I find N312 and N318 between N310 and N320 in some burn rate charts. But both are absent from Vihtavuori's own current burn rate chart. Neither are they mentioned in my 1995 Vihtavuori Oy hardbound manual, so I suspect they are obsolete and discontinued and have been so for some time. I still find the Scot Brigadier rifle powders in some burn rate charts, too, even though their plant burned down in the 90's and was never rebuilt. Good powders, but long gone. On the Internet, information never dies completely.
Anyway, age alone is a good reason to establish loads for N318 and use it up. Powder gradually deteriorates with age and some deteriorate a lot faster than others. You'll want to be careful when you open these to look for red dust and acrid odor, just to be sure they haven't already gone too far.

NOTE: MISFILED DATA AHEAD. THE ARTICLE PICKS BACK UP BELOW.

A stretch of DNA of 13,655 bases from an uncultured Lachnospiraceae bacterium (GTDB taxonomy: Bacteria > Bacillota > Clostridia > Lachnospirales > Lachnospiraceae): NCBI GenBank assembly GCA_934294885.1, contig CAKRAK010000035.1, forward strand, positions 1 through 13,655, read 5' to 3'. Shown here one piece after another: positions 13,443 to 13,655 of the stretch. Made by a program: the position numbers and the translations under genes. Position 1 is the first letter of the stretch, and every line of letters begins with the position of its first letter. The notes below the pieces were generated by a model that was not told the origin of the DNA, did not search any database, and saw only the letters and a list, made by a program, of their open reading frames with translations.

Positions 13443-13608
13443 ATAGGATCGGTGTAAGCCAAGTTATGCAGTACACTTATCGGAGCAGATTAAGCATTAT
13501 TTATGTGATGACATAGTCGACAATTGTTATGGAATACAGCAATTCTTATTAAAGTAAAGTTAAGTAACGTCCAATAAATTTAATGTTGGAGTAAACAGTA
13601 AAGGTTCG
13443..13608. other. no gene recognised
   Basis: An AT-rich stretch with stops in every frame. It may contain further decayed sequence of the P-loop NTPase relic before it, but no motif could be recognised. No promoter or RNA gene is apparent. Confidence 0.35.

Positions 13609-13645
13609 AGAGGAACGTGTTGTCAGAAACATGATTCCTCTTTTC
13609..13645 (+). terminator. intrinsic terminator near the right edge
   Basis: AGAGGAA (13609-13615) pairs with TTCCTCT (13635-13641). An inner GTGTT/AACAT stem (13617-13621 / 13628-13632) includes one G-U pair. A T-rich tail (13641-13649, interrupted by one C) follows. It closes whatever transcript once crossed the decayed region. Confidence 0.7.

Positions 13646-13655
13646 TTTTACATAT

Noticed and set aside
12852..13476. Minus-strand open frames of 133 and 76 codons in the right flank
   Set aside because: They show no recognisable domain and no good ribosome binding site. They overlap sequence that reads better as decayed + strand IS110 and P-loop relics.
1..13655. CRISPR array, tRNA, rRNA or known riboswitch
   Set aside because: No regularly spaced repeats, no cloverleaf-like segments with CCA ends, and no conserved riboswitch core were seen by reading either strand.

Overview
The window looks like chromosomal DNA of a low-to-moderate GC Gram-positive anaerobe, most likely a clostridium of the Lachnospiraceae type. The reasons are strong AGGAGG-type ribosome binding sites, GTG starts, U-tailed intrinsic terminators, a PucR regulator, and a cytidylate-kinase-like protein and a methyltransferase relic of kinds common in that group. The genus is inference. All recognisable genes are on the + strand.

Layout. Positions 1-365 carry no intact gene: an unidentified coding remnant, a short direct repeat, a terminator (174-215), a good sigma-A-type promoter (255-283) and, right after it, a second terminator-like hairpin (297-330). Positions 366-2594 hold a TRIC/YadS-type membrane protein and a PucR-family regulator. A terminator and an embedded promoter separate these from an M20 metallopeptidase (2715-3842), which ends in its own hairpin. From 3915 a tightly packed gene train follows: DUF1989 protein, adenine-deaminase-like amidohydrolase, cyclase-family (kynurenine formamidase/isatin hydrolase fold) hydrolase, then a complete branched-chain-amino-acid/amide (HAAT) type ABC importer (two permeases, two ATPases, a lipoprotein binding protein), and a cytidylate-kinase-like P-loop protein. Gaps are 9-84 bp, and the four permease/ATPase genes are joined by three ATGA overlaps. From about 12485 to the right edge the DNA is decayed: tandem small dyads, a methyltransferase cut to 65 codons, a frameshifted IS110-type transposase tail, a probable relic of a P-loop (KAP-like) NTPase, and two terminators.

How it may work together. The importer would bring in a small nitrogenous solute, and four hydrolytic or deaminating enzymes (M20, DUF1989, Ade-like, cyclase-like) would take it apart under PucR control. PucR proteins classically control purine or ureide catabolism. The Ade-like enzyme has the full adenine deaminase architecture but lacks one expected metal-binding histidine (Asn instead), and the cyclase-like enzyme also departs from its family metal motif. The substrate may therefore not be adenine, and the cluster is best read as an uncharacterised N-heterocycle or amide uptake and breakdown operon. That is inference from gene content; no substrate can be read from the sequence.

I would start by writing Vihtavuori. They are part of Lapua, now, and the address would be firstname.lastname@example.org
. They may have old data available. If you send them any lot numbers you have, they may also be able to tell you how old the powders is.
If you can't get any information that way and the powder looks good, I would take a magnum revolver and load target loads using N310 data as a starting point. If you have any N310, a chronograph would be useful to help make a comparison. If the N310 shoots bullets faster, you can almost certainly bring these slightly slower powders up to the maximum velocity that N310 produces in your particular gun with that same particular bullet.
Beyond that, you just have to follow the usual load workup practice of watching for pressure signs